Raid on Project Veritas ‘Is a Scandal of Epic Proportions’

By Mike Huckabee Published on November 13, 2021

When the story broke about Project Veritas employees and founder James O’Keefe being raided by the FBI Saturday morning in a purported search for Ashley Biden’s diary, our first question was, “Did they take the electronics?”

Sure enough, the diary search seems to have been a pretext, at least in part, to take the electronics.

Another Illegal FBI Leak

The FBI found privileged communications between Project Veritas and their attorney from several years ago, with PV asking for legal opinions regarding their journalistic activities. It seems the Bureau leaked these to The New York Times, which apparently is illegal — yes, even when the FBI does it, but since when have they cared? And The NYT reported on it, which as far as we know is also illegal.

Oh, and it gets shadier. The NYT happens to be in litigation with Project Veritas on a story they did in 2020 about a PV video alleging voter fraud in Minnesota. Wonder if they saw any attorney-client communications about that?

Adam Goldman and Mark Mazzetti wrote a piece for Thursday’s NYT called “Project Veritas and the Line Between Journalism and Political Spying,” which they say shows “how the conservative group worked with lawyers to gauge how far its deceptive reporting practices could go before running afoul of federal laws.”

Why do I get the feeling that the real objection to Project Veritas is not their tactics but their targets?

So, let me get this straight. Reporters discuss with their attorneys how to get information for their stories without breaking the law. Stop the presses!!

Ironically, the one who might have run afoul of the law is The New York Times, as it has written about communications covered by attorney-client privilege. The materials are a series of memos written several years ago by Project Veritas attorney Benjamin Barr about how to do things such as mask identity and infiltrate groups without breaking federal law. This is actually the style of undercover reporting that investigative journalists used to do all the time; you know this if you watched 60 Minutes and other prime time news shows in their long-ago heyday.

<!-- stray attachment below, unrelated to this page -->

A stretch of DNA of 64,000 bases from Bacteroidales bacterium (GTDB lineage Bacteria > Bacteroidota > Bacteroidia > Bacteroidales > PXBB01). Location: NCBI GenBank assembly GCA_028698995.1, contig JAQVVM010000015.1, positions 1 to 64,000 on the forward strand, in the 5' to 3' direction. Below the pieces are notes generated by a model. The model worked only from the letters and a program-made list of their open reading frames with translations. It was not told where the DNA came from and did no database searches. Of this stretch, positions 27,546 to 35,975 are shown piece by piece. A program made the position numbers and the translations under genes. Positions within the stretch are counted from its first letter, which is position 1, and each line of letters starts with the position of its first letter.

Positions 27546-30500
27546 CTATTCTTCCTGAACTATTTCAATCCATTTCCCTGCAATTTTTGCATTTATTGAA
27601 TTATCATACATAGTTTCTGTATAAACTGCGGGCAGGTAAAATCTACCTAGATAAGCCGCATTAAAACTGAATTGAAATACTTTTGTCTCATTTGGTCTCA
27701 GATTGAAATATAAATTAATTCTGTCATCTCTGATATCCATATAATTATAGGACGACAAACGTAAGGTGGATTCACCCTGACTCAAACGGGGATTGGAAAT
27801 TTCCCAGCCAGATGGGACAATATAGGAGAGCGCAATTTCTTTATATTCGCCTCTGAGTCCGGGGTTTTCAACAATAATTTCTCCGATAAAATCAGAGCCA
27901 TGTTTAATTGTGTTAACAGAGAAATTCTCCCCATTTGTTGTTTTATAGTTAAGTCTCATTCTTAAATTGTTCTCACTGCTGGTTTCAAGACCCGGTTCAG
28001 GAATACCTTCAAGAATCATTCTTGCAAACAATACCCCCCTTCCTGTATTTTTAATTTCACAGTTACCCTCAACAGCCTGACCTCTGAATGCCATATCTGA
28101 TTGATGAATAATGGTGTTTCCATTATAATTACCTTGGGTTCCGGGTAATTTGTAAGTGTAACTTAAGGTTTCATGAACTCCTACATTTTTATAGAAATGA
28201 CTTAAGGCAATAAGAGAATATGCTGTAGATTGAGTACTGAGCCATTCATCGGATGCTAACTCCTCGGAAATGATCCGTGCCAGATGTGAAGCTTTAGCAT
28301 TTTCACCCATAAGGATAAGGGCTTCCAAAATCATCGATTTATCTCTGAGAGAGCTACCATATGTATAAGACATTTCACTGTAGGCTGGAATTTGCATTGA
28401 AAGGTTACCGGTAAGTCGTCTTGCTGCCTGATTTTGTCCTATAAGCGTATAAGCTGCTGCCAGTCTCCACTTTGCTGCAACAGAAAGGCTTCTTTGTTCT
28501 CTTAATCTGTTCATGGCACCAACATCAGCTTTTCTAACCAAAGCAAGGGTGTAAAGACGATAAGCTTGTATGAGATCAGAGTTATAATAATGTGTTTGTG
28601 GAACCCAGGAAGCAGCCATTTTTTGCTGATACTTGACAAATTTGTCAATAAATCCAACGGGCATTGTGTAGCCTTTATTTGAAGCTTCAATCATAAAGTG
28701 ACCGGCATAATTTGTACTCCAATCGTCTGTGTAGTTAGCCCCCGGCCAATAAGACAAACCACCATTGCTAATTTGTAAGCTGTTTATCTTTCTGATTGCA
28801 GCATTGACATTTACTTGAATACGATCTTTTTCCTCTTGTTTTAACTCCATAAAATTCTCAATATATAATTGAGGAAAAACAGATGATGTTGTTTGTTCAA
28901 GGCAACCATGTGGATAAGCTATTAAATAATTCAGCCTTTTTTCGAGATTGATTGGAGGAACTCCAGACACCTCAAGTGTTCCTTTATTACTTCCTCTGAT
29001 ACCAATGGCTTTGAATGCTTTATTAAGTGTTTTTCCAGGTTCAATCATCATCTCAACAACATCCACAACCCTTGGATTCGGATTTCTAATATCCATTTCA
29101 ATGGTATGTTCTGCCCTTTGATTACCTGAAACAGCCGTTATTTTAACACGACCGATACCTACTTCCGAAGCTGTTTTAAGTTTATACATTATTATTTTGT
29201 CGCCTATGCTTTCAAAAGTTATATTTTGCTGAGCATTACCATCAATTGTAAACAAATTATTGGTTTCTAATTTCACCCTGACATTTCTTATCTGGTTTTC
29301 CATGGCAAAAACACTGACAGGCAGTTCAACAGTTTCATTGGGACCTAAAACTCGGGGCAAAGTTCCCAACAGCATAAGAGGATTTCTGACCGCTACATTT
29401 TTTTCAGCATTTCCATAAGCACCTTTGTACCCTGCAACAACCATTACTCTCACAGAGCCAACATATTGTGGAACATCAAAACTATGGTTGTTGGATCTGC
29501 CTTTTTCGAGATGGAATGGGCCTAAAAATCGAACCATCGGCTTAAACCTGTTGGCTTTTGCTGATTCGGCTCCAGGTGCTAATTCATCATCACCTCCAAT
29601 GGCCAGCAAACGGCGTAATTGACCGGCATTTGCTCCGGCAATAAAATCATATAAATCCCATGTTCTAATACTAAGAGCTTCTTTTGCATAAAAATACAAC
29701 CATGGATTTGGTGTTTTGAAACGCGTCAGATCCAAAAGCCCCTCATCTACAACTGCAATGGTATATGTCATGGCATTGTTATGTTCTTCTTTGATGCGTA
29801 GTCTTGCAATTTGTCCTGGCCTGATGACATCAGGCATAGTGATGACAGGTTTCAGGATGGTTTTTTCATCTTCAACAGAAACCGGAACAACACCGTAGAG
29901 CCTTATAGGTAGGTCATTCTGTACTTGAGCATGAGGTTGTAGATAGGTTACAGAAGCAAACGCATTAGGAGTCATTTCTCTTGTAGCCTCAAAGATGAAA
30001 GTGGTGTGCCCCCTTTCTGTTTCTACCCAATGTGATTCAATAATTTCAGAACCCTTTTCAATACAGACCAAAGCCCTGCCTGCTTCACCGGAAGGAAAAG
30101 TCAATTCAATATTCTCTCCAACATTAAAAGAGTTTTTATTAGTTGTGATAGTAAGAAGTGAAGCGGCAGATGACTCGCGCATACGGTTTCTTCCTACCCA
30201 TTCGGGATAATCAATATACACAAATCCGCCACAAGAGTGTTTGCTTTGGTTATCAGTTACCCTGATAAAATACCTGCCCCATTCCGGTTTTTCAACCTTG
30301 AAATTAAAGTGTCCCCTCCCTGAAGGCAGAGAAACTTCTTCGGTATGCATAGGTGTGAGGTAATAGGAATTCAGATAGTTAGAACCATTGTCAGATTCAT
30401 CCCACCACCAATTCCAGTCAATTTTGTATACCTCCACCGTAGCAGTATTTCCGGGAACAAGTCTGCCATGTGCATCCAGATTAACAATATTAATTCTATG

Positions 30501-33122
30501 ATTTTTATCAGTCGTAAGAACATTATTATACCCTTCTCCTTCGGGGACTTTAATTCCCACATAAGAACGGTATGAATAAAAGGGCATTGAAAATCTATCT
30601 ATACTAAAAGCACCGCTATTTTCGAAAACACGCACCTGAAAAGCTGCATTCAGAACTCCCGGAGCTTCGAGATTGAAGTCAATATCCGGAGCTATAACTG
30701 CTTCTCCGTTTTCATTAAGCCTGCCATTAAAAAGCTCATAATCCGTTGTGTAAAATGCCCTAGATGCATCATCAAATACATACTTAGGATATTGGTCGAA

The NYT “Hit Piece”

“The documents give new insight into the workings of the group,” The NYT story says, “at a time when it faces potential legal peril in the diary investigation — and has signaled that its defense will rely in part on casting itself as a journalistic organization protected by the First Amendment.”

Note to The NYT: Project Veritas is a journalistic organization protected by the First Amendment.

And being a journalistic organization, they chose not to do a story on Ashley Biden’s diary because they couldn’t confirm it was hers. National File published 112 pages of it in October 2020, but Project Veritas left it alone.

“Most news organizations consult regularly with lawyers,” The NYT story says, “but some of Project Veritas’ questions for its legal team demonstrate an interest in using tactics that test the boundaries of legality and are outside of mainstream reporting techniques.”

So, whatever they thought they might need to do to get a story, they were running by their attorneys first to make sure it was LEGAL and didn’t interfere with national security. Hey, NYT (and FBI), there is nothing wrong with “demonstrating an interest.” And according to James O’Keefe and his lawyer Paul Calli, who appeared in an interview with Sean Hannity, they did nothing wrong. This would imply denial of one of the allegations in the search warrant, transporting stolen goods [the diary] across state lines.

“Mr. O’Keefe likes to describe himself as a crusading journalist exposing wrongdoing, targeting liberal groups and Democrat politicians,” says The NYT.